I saw a story recently about a 75-year-old guy credited with putting his stamp on 750 household products. I'd never heard of him, but you...

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I saw a story recently about a 75-year-old guy credited with putting his stamp on 750 household products.

I’d never heard of him, but you and I probably own something he has shaped. He’s an industrial designer and, unlike painters or sculptors, they don’t usually sign their work. About the only time I think about industrial design is when we distribute our mismatched silverware at dinner and I have to remember who likes which implement best.

The forks with the brown plastic handles are my favorites, but I also like the ones that look like the forks in “2001: A Space Odyssey.”

I like one set because of the way it fits my hand. I like the other because it looks cool. Industrial design is a combination of form and function — art that serves a mundane purpose.

And some folks think the most interesting modern art shows up in consumer products because we are a consumer society. People who in another era might have been painting landscapes or sculpting torsos design cellphones or office chairs.

After Michelangelo, what’s left for an artist to do, anyway?

OK, some artist just screamed and hurled the paper across a room.

I don’t think fine art is passé, but I do think a lot of artistic talent is channeled into making products useful and making them sell.

Whatever line there is between pure art and art with a practical purpose is fuzzy in some places. Some chefs are artists with food. Some clothing designers would see themselves as artists, so I suppose a person can wear art.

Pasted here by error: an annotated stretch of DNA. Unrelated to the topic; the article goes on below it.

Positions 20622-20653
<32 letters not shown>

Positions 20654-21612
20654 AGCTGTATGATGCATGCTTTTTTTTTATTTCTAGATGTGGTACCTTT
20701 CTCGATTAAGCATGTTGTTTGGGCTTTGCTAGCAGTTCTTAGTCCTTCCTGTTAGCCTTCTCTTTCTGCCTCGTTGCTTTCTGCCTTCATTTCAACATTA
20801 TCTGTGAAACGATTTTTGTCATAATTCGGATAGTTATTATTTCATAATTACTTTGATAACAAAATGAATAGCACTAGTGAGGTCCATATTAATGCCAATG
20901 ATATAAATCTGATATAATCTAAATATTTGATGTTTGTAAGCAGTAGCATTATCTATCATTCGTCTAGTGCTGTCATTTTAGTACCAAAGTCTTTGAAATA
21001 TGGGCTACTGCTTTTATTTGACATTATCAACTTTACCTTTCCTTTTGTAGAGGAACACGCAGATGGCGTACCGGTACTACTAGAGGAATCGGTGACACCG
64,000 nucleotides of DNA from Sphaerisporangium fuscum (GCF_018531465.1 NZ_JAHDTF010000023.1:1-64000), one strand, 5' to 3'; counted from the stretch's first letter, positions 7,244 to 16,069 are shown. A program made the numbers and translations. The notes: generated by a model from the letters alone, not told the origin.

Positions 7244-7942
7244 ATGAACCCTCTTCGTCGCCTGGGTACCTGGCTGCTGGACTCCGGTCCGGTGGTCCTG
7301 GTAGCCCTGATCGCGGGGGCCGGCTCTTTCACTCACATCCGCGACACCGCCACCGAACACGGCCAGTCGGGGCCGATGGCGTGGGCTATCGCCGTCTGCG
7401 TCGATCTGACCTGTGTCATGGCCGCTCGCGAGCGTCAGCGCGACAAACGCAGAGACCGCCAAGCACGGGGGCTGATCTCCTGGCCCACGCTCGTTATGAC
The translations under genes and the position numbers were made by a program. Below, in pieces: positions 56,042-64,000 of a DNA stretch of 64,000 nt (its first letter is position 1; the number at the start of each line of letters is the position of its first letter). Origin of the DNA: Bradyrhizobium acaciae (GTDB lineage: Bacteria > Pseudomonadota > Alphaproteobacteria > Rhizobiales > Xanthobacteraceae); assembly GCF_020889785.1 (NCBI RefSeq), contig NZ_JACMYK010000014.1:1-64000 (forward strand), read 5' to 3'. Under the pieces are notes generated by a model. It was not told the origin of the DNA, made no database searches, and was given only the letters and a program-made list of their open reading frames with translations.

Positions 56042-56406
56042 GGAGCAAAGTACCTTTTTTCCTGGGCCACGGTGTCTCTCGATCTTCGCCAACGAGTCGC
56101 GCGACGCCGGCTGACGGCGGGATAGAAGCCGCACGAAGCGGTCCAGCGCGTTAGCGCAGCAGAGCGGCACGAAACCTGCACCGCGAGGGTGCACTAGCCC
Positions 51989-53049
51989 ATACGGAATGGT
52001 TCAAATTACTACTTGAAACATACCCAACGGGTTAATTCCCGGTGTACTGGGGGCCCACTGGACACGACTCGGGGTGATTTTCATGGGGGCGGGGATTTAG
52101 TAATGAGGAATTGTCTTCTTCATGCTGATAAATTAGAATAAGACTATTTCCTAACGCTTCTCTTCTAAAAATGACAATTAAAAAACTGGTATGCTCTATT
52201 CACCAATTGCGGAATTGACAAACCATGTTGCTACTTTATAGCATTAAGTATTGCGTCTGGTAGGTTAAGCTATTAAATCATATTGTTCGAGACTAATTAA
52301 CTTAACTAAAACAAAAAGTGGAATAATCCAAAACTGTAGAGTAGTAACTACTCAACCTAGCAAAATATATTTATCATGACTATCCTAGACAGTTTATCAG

Haute couture is art. I just read about a men’s fashion designer whose work is getting more recognition lately. There was a photograph of him wearing one of the suits he designed. The pants were well above his ankles, which were bare, since his vision does not include socks, and the jacket was a shrunken version of what a person would normally wear. He looked, as the writer noted, like Pee-wee Herman.

It is certainly my artistic failing that would not allow me to wear such a thing, but I do wear art, I suppose. Someone had to design the more-pedestrian clothing I wear. My watch was designed by someone with an artistic eye, my eyeglasses and my shoes, too. Apple has built its business on combining form and function in artistic ways.

But form is as important as function in a whole range of everyday objects.

The industrial designer I mentioned, Chuck Harrison, was in the news because he got a couple of big awards for his design work.

Harrison rose to chief of design at Sears, Roebuck and Co. on the strength of his work, which made him the first African-American executive at Sears. He made the first plastic garbage can, which saved lots of ears from the noise of banging metal, and he worked on everything from toasters to lawnmowers.

He called himself an artist, which is what got me thinking about industrial design as art. Art doesn’t have to be rarified thing. Some is, but not all.

What’s art? Scientists have numbers to work with, and they have trouble figuring out what is or isn’t a planet. Art questions seem much tougher.

Everything is art when it gets old enough — just visit a museum sometime. They’re full of stuff that was mundane in its day but looks really cool now.

The stuff one generation hauls to Goodwill gets put on a pedestal a couple of generations later.

What’s certain is that people and art are inseparable.

We need something art provides; something that arrests our senses and our attention and reminds us there is something more to life than the daily grind. Making art, listening to it, watching it, holding it, seeing it yields its own kind of pleasure, whether the art is pure or connected to some other purpose.

I don’t worry about where the lines are, but I do fear that as a driven society we don’t always appreciate the arts. Whether budding artists are being yoked to industry is less important a question than whether we are giving kids enough opportunity to explore the arts, and whether we take time to appreciate artistry wherever it shows up.

Sometimes a fork is just a fork, but sometimes it’s a lot more.

Jerry Large: 206-464-3346 or jlarge@seattletimes.com. His column runs Thursdays and Sundays and is found at www.seattletimes.com/columnists.